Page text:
Bad diet can lead to weight gain
| Updated On: 2016-07-19T14:52:38+05:30 | Location :
According to the study, published in the Journal of Immunology, the researchers studied the impact of a western-style high fat diet on the immune system and came out with two surprising results
A recent study has revealed that a bad diet has consequences on the immune system which can lead to weight gain and other signs of obesity.
According to the study, published in the Journal of Immunology, the researchers studied the impact of a western-style high fat diet on the immune system and came out with two surprising results.
"Our research looked at whether bad diets have consequences before we notice an increase in body weight. We found that over-consumption of saturated fats is a form of malnutrition: one that needs to be taken seriously," Abigail Pollock, a researcher at the University of New South Wales, said.
The researchers examined the impact of dietary lipids on a class of immune cells -- T lymphocytes or T cells in which a diet rich saturated fats can impact immune function.
"We fed mice a western-style high fat diet for nine weeks to observe if this diet would impact the T cell response before the animal gains weight. Despite our hypothesis that the T cell response would be weakened we actually saw the opposite: the percentage of T cells multiplying increased," added Pollock.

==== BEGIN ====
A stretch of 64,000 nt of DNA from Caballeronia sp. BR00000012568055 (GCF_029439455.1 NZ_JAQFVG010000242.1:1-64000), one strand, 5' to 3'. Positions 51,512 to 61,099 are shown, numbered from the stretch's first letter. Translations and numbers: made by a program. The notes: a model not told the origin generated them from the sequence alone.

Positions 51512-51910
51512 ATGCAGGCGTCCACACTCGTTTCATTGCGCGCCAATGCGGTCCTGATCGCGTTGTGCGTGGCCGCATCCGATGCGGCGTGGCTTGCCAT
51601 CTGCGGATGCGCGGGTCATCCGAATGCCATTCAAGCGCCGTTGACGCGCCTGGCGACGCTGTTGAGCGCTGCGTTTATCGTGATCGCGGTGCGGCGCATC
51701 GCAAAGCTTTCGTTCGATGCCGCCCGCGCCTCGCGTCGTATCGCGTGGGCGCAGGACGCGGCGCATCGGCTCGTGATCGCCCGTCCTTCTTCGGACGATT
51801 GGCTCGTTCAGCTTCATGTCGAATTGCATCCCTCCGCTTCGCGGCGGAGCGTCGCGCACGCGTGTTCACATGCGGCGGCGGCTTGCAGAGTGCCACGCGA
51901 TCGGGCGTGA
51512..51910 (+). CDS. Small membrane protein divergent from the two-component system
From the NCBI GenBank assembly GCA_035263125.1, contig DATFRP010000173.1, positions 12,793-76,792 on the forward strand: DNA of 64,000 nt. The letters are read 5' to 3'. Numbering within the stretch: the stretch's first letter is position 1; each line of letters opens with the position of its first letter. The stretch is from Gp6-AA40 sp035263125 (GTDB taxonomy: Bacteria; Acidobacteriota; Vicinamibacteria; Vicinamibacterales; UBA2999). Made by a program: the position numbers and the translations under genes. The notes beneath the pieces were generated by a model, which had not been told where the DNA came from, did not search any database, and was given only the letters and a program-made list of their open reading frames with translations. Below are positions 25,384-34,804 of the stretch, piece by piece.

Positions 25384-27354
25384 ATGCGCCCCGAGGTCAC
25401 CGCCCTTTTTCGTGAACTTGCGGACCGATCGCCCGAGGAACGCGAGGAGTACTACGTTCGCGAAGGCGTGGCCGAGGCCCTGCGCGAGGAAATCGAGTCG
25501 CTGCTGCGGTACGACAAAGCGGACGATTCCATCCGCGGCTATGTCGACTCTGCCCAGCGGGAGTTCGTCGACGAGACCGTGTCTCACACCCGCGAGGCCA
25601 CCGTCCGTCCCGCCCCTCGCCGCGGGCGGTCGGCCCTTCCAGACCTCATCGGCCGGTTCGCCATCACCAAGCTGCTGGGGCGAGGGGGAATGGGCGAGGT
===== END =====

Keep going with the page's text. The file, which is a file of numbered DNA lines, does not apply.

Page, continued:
One clinical ramification of overactive T cells may be autoimmune disease where the immune system begins attacking healthy parts of the body, suggested the study.
According to the study, the other unexpected finding was that T cell responses were altered even in the absence of obesity and obesity induced inflammation.
Dietary lipids do in fact directly influence T cell activation and responsiveness by altering the composition and the structure of the T cell membrane, suggested the study.
"T cells are actually affected prior to the mice becoming overweight. Lipids in the diet change the abundance of lipids in the cell membrane, which in turn changes the structure of the cell altering the responsiveness of the T cells and changing the immune response," added Pollock.